Sony Corporation is introducing new global standards for acceptable sexual depictions in games on their platform.
For some time we have been witness to Sony Interactive Entertainment requiring excessive censorship for games on their platform. The examples range from the removal of touch features from games like Conception Plus and Senran Kagura Burst Re:Newal, to the deletion of the optional toggle for bouncing breasts from NEKOPARA Vol.1, all the way to the cancellation of the Western release of Omega Labyrinth Z in spite of the games passing ESRB and PEGI classifications, among many other incidents.
In the recent Wall Street Journal article we discover that the company's behavior is the manifestation of their new in-house standards for sexually explicit content. As explained by an official from Sony's US division, the corporation was worried about becoming a potential target of various social movements.
Sony is concerned the company could become a target of legal and social action.
So far, Sony's new approach to sexualized content seemed to be focused on the Western audiences. However, as suggested by the article, the new policy will affect the Japanese market as well. The company is conscious that their global reputation could be influenced by their actions in singular markets.
Sony officials said executives at the company have grown concerned that its global reputation could take a hit from sexually explicit content sold only in a few markets. One of their biggest concerns is software sold in the company’s home market of Japan, which traditionally has had more tolerance for near-nudity and images of young women who might appear underage.
When discussing their reasons for the change, Sony pointed attention to the recent rise of streaming, which may expose the lewder Japanese games to the world at large, as well as the recent social movement #MeToo, in which women publicized their allegations of sexual harassment on Twitter.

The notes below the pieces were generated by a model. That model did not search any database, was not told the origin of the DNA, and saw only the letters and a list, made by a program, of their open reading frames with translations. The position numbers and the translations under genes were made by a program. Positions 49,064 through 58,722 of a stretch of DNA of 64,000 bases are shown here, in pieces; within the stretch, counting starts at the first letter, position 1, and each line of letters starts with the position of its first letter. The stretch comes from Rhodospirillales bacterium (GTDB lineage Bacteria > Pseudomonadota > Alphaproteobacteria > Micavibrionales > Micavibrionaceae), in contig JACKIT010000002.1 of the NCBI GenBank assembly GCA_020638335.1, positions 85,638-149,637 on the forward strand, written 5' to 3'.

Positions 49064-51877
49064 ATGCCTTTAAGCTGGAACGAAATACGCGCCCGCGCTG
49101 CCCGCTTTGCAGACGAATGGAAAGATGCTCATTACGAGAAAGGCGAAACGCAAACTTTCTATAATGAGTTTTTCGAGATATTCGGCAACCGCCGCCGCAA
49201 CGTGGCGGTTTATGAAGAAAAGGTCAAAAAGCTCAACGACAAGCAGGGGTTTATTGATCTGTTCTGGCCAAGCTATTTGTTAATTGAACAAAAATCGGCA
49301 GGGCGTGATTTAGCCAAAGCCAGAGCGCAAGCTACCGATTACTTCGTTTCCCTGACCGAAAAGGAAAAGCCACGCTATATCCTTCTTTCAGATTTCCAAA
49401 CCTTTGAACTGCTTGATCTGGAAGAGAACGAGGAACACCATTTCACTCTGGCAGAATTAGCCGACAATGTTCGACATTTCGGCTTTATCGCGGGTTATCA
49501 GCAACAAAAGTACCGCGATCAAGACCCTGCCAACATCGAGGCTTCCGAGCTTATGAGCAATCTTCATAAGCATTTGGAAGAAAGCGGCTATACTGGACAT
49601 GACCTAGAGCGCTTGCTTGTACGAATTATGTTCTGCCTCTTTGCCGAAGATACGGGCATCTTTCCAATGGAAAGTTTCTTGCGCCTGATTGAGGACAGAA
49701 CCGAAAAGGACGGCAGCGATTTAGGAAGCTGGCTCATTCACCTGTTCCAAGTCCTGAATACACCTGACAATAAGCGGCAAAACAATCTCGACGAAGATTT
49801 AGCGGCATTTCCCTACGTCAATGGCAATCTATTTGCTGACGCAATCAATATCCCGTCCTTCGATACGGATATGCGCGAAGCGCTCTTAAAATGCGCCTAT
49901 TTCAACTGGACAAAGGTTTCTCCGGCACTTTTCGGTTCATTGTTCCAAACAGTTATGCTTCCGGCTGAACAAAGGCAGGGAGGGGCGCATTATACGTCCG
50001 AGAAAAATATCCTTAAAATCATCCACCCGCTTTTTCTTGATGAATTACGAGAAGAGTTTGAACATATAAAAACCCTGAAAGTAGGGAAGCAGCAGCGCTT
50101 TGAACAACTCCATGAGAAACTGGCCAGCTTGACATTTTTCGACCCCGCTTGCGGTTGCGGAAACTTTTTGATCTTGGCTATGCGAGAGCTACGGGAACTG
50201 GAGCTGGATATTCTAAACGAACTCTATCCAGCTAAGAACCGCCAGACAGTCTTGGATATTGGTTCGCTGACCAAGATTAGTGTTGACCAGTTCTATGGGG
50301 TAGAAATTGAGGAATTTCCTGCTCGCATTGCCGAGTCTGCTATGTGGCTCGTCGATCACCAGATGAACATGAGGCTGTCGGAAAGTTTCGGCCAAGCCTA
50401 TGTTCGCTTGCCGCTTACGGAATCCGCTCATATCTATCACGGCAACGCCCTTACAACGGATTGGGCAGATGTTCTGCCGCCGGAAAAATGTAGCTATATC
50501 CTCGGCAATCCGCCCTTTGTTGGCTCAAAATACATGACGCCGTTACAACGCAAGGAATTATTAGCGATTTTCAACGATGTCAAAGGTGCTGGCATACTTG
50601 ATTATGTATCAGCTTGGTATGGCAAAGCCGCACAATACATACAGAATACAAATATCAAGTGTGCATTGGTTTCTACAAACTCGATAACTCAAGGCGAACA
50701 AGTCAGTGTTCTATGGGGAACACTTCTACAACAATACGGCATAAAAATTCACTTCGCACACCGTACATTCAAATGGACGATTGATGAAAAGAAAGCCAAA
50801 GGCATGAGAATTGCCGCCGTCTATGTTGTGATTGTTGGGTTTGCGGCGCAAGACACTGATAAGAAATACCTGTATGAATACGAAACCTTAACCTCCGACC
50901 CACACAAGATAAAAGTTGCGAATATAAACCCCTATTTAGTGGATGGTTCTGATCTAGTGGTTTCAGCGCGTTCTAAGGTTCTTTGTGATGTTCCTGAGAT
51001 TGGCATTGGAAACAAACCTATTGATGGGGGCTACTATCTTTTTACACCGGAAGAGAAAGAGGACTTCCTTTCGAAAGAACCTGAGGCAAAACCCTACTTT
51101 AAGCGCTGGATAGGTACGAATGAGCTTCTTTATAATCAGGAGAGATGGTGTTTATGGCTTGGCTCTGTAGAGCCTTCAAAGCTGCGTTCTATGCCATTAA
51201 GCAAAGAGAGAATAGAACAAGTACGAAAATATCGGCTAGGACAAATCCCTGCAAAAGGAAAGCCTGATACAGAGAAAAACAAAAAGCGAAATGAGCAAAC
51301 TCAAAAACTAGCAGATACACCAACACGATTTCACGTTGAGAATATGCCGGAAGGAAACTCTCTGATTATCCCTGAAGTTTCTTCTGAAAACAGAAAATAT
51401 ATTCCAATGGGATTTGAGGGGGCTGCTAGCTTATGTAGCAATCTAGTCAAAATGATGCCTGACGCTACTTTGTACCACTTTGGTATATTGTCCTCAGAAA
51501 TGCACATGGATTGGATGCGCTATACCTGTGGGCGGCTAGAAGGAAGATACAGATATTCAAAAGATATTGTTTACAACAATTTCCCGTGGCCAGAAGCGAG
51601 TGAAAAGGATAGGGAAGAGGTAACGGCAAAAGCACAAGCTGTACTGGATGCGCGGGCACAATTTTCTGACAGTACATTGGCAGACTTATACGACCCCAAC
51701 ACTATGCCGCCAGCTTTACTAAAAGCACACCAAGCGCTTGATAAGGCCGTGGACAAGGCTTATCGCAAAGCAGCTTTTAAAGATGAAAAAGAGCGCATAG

Two factors last year combined to turn that unease into action, these Sony officials say. One was the rise of the #MeToo movement in the U.S., which pointed to the dangers of being associated with content that some might see as demeaning to women. The second was the emergence of channels on sites like YouTube and Amazon Inc.’s Twitch where gamers play in front of a camera and are watched by fans online. That means games meeting Japan’s laxer standards can get world-wide exposure.
These changes in policy prove most troublesome to game developers, who have to account for delays and changes caused by the review process. In March, we saw Senran Kagura's developer Kenichiro Takaki leave Marvelous due to the censorship being misaligned with his artistic interests. However, the issues caused by this can be heavily financial as well. As one of the Japanese developers stated to the paper:
“You don’t know what they will say until you complete the work and submit it for review,” said the chief executive of a small game developer in Japan. “And if they are not happy, even if they allowed the same degree of sexuality a few days before, we need to take it back and ask our staff to make adjustments. That’s very costly.”
According to the Wall Street Journal, when questioned about their position on the matter, Nintendo has stated that they leave the issue of restricting games to the parents, who can rely on rating systems like ESRB and PEGI. We do note the exception to this being Adult Only games, that neither Nintendo nor its competitors host on their platform. As for Microsoft, they gave no comment.
Nintendo said it doesn't regulate sexual content beyond requiring game makers to obtain a rating from national bodies. It said its game systems allow parents to restrict content based on the rating. Microsoft declined to comment.
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